Astrophysicists estimate that the prevalence and strength of events known as Gamma Ray Bursts (GRBs) throughout the Universe may have prevented life (as we know it) from forming until about 5 billion years ago. Furthermore, they point out the likelihood (~60% chance) that Earth was assailed by a GRB within the past billion years, meaning one of the great extinction events in history may have been a direct result of the GRB. Upon hitting Earth, a GRB would have ionized the ozone layer, leaving the surface susceptible to life-destroying UV radiation.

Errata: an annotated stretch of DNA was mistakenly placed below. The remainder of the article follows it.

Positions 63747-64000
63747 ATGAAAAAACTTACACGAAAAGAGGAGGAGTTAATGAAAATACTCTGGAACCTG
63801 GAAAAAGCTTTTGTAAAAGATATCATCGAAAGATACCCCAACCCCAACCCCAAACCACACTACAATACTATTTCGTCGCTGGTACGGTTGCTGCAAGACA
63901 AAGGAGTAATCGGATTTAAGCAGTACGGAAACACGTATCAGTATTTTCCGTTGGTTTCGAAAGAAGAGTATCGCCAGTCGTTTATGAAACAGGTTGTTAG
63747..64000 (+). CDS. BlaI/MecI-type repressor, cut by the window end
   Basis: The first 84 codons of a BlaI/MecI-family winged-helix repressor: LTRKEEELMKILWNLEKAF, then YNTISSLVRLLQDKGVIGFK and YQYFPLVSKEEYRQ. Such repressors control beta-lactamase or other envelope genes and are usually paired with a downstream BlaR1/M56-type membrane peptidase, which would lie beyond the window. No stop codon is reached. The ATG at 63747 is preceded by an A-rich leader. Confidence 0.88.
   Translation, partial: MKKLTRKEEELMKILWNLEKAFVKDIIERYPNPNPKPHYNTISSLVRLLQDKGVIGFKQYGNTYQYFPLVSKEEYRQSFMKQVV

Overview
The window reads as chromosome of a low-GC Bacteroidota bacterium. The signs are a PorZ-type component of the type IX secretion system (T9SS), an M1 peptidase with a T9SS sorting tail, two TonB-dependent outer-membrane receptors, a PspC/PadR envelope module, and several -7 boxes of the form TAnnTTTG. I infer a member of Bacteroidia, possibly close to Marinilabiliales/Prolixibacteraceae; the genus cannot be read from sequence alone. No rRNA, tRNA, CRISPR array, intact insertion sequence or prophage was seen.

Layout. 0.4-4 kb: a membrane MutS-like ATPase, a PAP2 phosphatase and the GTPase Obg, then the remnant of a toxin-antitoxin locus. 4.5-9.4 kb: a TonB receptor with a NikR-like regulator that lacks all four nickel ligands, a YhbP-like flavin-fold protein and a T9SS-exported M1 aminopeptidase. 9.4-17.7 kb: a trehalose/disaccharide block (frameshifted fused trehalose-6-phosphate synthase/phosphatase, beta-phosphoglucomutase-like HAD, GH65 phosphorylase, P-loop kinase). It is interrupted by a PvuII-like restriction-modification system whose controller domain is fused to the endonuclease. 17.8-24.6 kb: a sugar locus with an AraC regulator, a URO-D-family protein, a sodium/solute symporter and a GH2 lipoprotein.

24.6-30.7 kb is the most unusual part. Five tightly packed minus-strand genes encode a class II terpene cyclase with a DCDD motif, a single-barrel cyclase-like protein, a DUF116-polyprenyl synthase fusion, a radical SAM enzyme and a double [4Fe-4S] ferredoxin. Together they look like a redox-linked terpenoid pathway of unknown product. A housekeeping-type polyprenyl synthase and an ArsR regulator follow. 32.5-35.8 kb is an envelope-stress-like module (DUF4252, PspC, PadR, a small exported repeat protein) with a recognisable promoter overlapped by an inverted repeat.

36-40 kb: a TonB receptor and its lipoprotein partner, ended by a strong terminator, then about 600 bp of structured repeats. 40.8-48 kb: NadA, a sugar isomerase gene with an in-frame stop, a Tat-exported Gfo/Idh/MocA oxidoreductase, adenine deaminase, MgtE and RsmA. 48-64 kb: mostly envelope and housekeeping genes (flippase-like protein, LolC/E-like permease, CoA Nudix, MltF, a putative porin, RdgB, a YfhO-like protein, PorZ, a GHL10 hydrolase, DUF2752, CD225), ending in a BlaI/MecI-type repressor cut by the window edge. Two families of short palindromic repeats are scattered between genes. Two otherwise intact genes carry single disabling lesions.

Finally, the authors note that Earth's location on the outskirts of the Milky Way is unsurprising given that higher probabilities of GRB occurrence exist in the internal regions of galaxies.
So, life may be even rarer and more precious than we thought!
In earlier epochs, when galaxies were smaller, the low-density outskirts were not far enough away from the center to provide much protection from GRBs, Piran and Jimenez say. This problem, combined with the higher frequency of GRBs in the past, led them to speculate that life would have had trouble getting started in the Universe until 5 billion years ago.